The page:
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Thomson Reuters Corp. is hoping to jump-start growth in its core financial data business, ceding control of the unit to private equity giant Blackstone Group LP in a $17-billion (U.S.) deal to form a new joint venture.

Blackstone leads a consortium that includes the Canada Pension Plan Investment Board (CPPIB) – a long-time investor in Blackstone funds – and Singaporean sovereign wealth fund GIC. The group will take a 55-per-cent stake in a new corporation that spins out Thomson Reuters's financial and risk division as a separate business. The unit derives much of its revenue selling the news and data to the global financial industry.

The decision by Thomson Reuters to partner with Blackstone is the product of four years of sporadic discussions between the two companies, which picked up steam starting in mid-2017. And it marks a watershed moment for Thomson Reuters, pulling apart a news and information empire forged little more than a decade ago, when Canada's influential Thomson family merged Canadian publisher Thomson Corp. and Reuters. But that deal was sealed at the cusp of a global financial crisis and growth in the financial and risk division has often been anemic in the years since.

"We've spent the last six years trying to basically fix things," Jim Smith, chief executive officer of Thomson Reuters, said in an interview. His team had gained confidence that it could continue growing the financial and risk division, "so our focus has turned in the last year or so on, okay, how the hell do we accelerate growth?"

When the chance to partner with Blackstone came along, "we thought they'd be positioned to grow the business faster, given their deep relationships across the financial industry," Mr. Smith said.

Tuesday's deal gives Thomson Reuters a powerful new partner and stable, long-term capital to compete more aggressively for space on desks at banks, trading houses and hedge funds. Its archrival, Bloomberg LP, led by billionaire and former New York mayor Michael Bloomberg, controls about a third of that market, compared with Thomson Reuters's 23-per-cent share, according to Burton-Taylor International Consulting LLC.

The pact values the financial and risk arm at $20-billion, making it Blackstone's largest pure private-equity deal, excluding larger buyouts by its real estate group. Of $17-billion in gross proceeds flowing to Thomson Reuters, $3-billion is cash from Blackstone and the remaining $14-billion is being financed with new debt and preferred equity, facilitated by three of the largest U.S. banks: JPMorgan Chase & Co., Bank of America Corp. and Citigroup Inc.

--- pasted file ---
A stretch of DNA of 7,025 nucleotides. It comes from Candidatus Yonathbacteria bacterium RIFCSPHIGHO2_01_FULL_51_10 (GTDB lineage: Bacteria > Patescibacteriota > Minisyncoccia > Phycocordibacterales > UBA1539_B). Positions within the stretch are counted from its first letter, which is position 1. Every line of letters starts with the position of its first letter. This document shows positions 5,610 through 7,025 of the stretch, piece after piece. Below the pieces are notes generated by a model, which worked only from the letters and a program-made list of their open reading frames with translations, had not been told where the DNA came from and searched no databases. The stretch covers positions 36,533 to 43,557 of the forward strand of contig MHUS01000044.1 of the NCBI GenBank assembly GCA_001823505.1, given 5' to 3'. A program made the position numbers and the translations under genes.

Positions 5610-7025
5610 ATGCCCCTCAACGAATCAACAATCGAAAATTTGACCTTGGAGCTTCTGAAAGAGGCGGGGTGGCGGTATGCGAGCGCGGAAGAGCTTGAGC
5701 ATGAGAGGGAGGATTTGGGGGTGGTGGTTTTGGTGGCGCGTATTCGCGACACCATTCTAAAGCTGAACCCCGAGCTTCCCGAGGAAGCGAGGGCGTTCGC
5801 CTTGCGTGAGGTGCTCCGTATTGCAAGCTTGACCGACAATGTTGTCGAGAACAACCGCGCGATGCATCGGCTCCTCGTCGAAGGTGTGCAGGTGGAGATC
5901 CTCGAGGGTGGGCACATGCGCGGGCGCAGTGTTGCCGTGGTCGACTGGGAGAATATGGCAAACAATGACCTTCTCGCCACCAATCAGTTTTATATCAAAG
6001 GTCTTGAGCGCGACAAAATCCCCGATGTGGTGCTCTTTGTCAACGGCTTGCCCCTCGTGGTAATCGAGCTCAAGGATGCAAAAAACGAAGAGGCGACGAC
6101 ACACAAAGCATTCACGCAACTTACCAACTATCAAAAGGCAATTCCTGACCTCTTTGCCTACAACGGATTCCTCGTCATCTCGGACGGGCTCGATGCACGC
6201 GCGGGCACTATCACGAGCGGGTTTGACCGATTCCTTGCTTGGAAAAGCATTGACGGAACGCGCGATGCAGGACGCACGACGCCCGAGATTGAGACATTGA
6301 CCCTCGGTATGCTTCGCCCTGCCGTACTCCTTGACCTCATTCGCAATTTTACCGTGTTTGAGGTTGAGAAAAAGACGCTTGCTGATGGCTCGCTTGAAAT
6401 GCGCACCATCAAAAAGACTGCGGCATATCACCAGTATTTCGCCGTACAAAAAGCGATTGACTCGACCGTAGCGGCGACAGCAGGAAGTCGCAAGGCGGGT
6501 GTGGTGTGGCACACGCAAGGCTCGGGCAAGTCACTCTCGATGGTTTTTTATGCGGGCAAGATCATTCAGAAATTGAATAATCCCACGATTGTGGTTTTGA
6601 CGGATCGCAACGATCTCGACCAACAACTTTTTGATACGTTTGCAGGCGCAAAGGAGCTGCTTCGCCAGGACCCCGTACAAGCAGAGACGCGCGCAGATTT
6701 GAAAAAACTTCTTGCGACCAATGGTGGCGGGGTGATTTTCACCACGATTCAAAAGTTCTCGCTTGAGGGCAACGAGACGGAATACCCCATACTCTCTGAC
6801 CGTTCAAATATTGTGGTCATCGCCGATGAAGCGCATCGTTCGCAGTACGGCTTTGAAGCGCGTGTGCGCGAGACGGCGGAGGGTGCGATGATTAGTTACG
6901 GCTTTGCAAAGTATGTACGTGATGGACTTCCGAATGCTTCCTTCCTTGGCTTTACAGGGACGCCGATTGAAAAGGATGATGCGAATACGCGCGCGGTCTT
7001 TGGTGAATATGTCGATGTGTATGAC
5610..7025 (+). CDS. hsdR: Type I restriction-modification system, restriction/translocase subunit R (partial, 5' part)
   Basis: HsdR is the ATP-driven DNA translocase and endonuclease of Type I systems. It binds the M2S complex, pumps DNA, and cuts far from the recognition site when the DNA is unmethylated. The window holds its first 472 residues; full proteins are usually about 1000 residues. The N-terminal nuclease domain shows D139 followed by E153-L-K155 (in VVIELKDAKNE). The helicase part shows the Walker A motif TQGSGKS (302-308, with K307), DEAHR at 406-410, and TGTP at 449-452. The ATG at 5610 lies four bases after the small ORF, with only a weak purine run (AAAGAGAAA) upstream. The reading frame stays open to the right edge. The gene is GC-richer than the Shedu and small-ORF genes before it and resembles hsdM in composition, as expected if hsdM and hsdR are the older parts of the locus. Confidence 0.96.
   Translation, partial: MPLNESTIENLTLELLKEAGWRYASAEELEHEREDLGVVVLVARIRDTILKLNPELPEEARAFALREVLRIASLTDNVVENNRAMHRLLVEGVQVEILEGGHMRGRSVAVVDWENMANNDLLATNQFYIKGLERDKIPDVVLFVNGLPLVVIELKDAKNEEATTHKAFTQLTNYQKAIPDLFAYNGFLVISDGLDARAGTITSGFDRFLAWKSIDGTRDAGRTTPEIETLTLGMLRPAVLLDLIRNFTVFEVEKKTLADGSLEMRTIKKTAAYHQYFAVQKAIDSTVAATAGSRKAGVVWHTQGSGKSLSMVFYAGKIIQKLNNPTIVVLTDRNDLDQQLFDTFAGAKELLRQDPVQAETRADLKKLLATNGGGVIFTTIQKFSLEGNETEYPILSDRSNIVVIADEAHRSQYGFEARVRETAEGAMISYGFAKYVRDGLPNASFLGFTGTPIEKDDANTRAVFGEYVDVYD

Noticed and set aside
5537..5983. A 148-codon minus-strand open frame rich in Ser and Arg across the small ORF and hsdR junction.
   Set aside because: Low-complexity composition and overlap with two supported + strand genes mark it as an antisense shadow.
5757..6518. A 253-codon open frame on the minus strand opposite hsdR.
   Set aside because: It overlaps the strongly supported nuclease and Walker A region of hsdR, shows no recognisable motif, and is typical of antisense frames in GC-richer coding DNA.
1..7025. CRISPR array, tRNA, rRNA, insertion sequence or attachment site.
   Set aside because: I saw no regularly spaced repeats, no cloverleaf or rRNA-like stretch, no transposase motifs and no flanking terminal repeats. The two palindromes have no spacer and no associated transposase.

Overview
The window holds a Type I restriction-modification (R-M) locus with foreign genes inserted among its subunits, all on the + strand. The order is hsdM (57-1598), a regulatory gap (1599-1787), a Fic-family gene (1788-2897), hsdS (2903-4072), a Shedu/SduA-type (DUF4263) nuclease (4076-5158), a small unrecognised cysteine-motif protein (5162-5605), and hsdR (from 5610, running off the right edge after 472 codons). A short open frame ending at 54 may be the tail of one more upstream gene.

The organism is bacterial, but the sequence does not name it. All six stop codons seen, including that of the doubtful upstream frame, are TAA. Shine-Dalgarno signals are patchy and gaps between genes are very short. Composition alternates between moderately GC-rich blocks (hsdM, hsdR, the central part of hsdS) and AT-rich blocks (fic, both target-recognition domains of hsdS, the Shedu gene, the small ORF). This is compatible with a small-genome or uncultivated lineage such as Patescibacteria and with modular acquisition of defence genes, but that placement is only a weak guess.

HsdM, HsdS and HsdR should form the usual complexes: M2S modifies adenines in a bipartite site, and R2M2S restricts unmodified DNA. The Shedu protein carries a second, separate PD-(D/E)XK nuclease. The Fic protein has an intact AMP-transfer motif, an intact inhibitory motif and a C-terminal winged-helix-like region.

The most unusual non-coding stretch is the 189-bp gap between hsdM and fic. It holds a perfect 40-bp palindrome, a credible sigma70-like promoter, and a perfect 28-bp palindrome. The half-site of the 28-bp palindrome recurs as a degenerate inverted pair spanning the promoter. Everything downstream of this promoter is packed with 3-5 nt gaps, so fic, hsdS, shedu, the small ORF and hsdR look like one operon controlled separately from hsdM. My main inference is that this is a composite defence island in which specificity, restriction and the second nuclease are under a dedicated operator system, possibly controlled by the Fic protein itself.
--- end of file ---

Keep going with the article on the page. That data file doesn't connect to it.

Thomson Reuters retains a 45-per-cent stake in the financial and risk business. It also keeps full ownership of its legal and tax and accounting businesses, as well as Reuters News, which will continue to be led by Mr. Smith and his management team. Crucially, the new corporation will sign a 30-year contract to pay at least $325-million annually to Thomson Reuters for access to Reuters content, promising stability for the news operation.

With the proceeds, Thomson Reuters intends to pay down about $3-billion in existing debt; spend up to $2.5-billion on taxes and expenses setting up a standalone company; and invest an estimated $1-billion to $3-billion in the legal and tax and accounting businesses, with the potential to make acquisitions. The balance of cash – anywhere from $9-billion to $11-billion – will go toward a share buyback.

Woodbridge Co. Ltd., the Thomson family holding company that currently owns 63 per cent of Thomson Reuters, plans to take part in the share repurchases, maintaining an ownership stake of 50 to 60 per cent. Woodbridge also owns The Globe and Mail.

News and data, delivered in milliseconds along with analytics and communications tools, are the lifeblood of trading floors. Thomson Reuters has thrived at providing data feeds through its Elektron platform, but selling high-priced desktop set-ups has proven more difficult. In the first nine months of 2017, desktop revenue derived primarily from the flagship Eikon platform fell 4 per cent.

Even as Thomson Reuters struggled to speed up growth in financial and risk, the division had come to dominate Thomson Reuters's fortunes, accounting for $6.1-billion of the company's $11.2-billion in total revenue in 2016. By spinning it out, the company hopes to extract greater value, while making its remaining businesses more focused.

For Blackstone, the deal appears more of a gamble on the market data industry. The New York-based firm already co-owns Ipreo, which provides financial-services technology, data and analytics to banks, institutions and individual investors. Taking control of the financial and risk business built by Thomson Reuters allows the private equity firm to push into the sector on a larger scale, picking up a subscription business with recurring revenue.

The division's current leadership under president David Craig will lead the transition to the new company, where they are expected to join forces with Blackstone staff under a new board of directors. The private firm will also be more aggressive than Thomson Reuters could, and Blackstone is likely to pursue further cost-cutting.

"There are just differences in the pace at which a privately held company can take on some challenges, not worried about the quarter-to-quarter reporting," Mr. Smith said.

Shares in Thomson Reuters Corp. jumped 7 per cent higher to $57.37 (Canadian) on Tuesday, after Reuters first reported the deal, clawing back most of the 8 per cent lost over the last 12 months. Blackstone shares closed down 1 per cent.

The transaction is expected to close in the second half of 2018.

With reports from Andrew Willis and Jacqueline Nelson